Ed Koch, Fiercely Secular Jew, Takes Unique New York Style to Grave

Letter From Temple Emanu-El

Stately Send-Off: The funeral for Ed Koch at Temple Emanu-El felt like a most Episcopalian kind of Jewish funeral. He probably would’ve reveled in the contradictions on display.
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Stately Send-Off: The funeral for Ed Koch at Temple Emanu-El felt like a most Episcopalian kind of Jewish funeral. He probably would’ve reveled in the contradictions on display.

By Josh Nathan-Kazis

Published February 04, 2013, issue of February 15, 2013.

Ed Koch was a shellfish-eating guy from the Bronx. In the hospital, he once carried a picture of Cardinal John O’Connor so that if his back pain somehow disappeared it would count as a miracle on O’Connor’s path to sainthood.

And yet Koch, the New York City mayor who died last week at 88, stubbornly insisted on his own Jewishness, building a contradiction that followed him quite literally to his grave Monday.

A funeral at Temple Emanu-El on the Upper East Side was the mayor’s last stop before burial in a Christian cemetery in Washington Heights under a tombstone that says the word “Jewish” four times.

“A Polish Jew in an Episcopal graveyard in a largely Dominican neighborhood,” Mayor Bloomberg said at the service. “What could be more New York, or even more Ed Koch?”

Bill Clinton chats with Gov. Andrew Cuomo at Ed Koch’s funeral.
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Bill Clinton chats with Gov. Andrew Cuomo at Ed Koch’s funeral.

A sweet multicultural sentiment, maybe, but one that is more Michael Bloomberg than Ed Koch. Koch’s epitaphs, which he picked himself, are parochial enough to make one wonder whether Episcopal mourners visiting their own dead will be made uncomfortable.

“My father is Jewish, my mother is Jewish, I am Jewish,” reads the first, quoting slain Wall Street Journal reporter Daniel Pearl. The second epitaph is the Sh’ma, the third a paragraph that begins: “He was fiercely proud of his Jewish faith.”

Israeli consul general Ido Aharoni, who spoke after Bill Clinton at the funeral, essentially called Koch an Israeli.

“Ed Koch was one of us,” said Israeli consul general. Koch was “one of the most important and influential American Zionists of our time.”

Perhaps sensing the vulnerability of his claim, Aharoni bolstered it with a story, about a time in 1990 when the mayor was hit in the head by a rock during a walk with Jerusalem mayor Teddy Kollek. At the time, the AP reported that Koch “used a handkerchief to stem slight bleeding.”

To Aharoni, what took a handkerchief and two band aids to fix twenty years ago is an enduring symbol of the mayor’s allegiance to Israel. Ed Koch “literally bled for the Jewish state,” Aharoni said, earnestly.

If the Israelis felt Koch belonged to Israel, New York’s political class knew otherwise. “Ed Koch would have loved this crowd,” said Diane Coffey, Koch’s former aide and longtime friend, looking out at the filled 2,500-seat sanctuary.

Every official ever elected in New York seemed to be there. Former mayor David Dinkins chatted with former senator Alfonse D’Amato. Both governors Cuomo, father and son, sat near the front of the room massive room.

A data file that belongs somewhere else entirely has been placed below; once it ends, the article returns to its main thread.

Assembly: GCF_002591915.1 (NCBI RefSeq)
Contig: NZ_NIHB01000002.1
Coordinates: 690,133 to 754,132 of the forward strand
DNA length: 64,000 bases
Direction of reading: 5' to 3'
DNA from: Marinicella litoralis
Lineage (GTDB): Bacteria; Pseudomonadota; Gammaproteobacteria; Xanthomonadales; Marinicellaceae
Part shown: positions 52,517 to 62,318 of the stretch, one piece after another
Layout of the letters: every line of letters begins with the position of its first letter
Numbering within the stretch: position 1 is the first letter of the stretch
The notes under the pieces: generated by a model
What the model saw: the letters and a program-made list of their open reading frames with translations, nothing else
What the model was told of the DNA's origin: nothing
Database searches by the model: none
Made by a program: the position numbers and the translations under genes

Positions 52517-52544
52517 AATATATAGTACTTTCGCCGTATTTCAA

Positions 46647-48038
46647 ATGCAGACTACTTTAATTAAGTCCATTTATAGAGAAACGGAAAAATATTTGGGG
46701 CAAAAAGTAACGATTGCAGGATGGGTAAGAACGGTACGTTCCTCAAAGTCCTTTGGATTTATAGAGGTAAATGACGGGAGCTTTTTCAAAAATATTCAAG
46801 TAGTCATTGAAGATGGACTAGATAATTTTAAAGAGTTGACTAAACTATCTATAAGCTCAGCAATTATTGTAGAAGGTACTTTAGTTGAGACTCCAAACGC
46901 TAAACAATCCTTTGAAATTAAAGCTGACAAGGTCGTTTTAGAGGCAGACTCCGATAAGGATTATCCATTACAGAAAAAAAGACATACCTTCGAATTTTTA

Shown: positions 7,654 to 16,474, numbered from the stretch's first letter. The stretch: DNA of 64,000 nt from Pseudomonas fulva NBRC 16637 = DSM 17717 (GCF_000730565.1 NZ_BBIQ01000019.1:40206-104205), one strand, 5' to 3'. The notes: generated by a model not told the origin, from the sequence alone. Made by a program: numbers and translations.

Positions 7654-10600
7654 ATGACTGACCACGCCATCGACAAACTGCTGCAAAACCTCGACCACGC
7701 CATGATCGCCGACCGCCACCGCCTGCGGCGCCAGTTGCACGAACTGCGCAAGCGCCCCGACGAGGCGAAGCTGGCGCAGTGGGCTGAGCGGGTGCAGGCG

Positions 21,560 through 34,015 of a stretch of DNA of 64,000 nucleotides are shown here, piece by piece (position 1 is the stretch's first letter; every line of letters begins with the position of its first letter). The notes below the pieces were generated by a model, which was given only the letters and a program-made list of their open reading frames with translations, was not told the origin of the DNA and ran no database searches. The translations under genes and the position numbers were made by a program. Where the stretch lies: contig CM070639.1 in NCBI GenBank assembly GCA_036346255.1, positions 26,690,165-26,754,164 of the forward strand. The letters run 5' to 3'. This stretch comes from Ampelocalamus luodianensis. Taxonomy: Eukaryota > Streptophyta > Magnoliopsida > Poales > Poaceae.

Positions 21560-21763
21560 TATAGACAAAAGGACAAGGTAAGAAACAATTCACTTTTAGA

Koch’s sister’s family had the pews nears the center of the front row, with hundreds of Koch administration alumni filling the seats directly behind them.

Spotlighted on center stage was Koch’s coffin, a relatively plain oak box with a Jewish star on top.

As Jewish funerals go, this one felt rather Episcopalian.

Temple Emanu-El, the massive, 2,500 seat Reform synagogue on 65th Street and 5th Avenue, was built to look like an cathedral, with stained class windows and ceilings that reach unbelievable heights. There were few yarmulkes. The rabbi, black-suited and bald, read a Hebrew prayer in the scholarly mode of the old-school Reform rabbis.

After the speeches and a short prayer, a six-cop honor guard lifted the coffin into the crowd. The pallbearers were enveloped in the throng and, from an aisle away, it looked like the oak coffin was hovering above mourners. The organ played “New York, New York,” and giggles of recognition were subsumed by waves of applause for the departing mayor.

Afterwards, Bruce Ratner, the mega-developer behind the Barclays Center, skipped out through a side door.

So did most of the New York notables and Koch administration alumni. The politicians, however, were stuck. They wanted to leave through the main exit, where they would pass in front of the flatbed NYPD truck packed with photographers. The civilians swept out and the elected officials waited behind, so it was largely notables who jammed in the bottleneck in the synagogue’s foyer.

City Council speaker Christine Quinn and former MTA chairman Joe Lhota, who might face each other in the New York City mayor’s race in November, waited near each other to walk through the front doors. New York City Comptroller John Liu, another mayoral hopeful, wasn’t far behind. City Councilman David Yassky, who Liu beat in the 2009 Comptroller race, was on the other side of the room. Attorney General Eric Schneiderman, who will likely run for governor someday, stood in the same pack as George Pataki, who has already held that post.

Today, Ed Koch wasn’t playing politics. Everyone would get one last endorsement.



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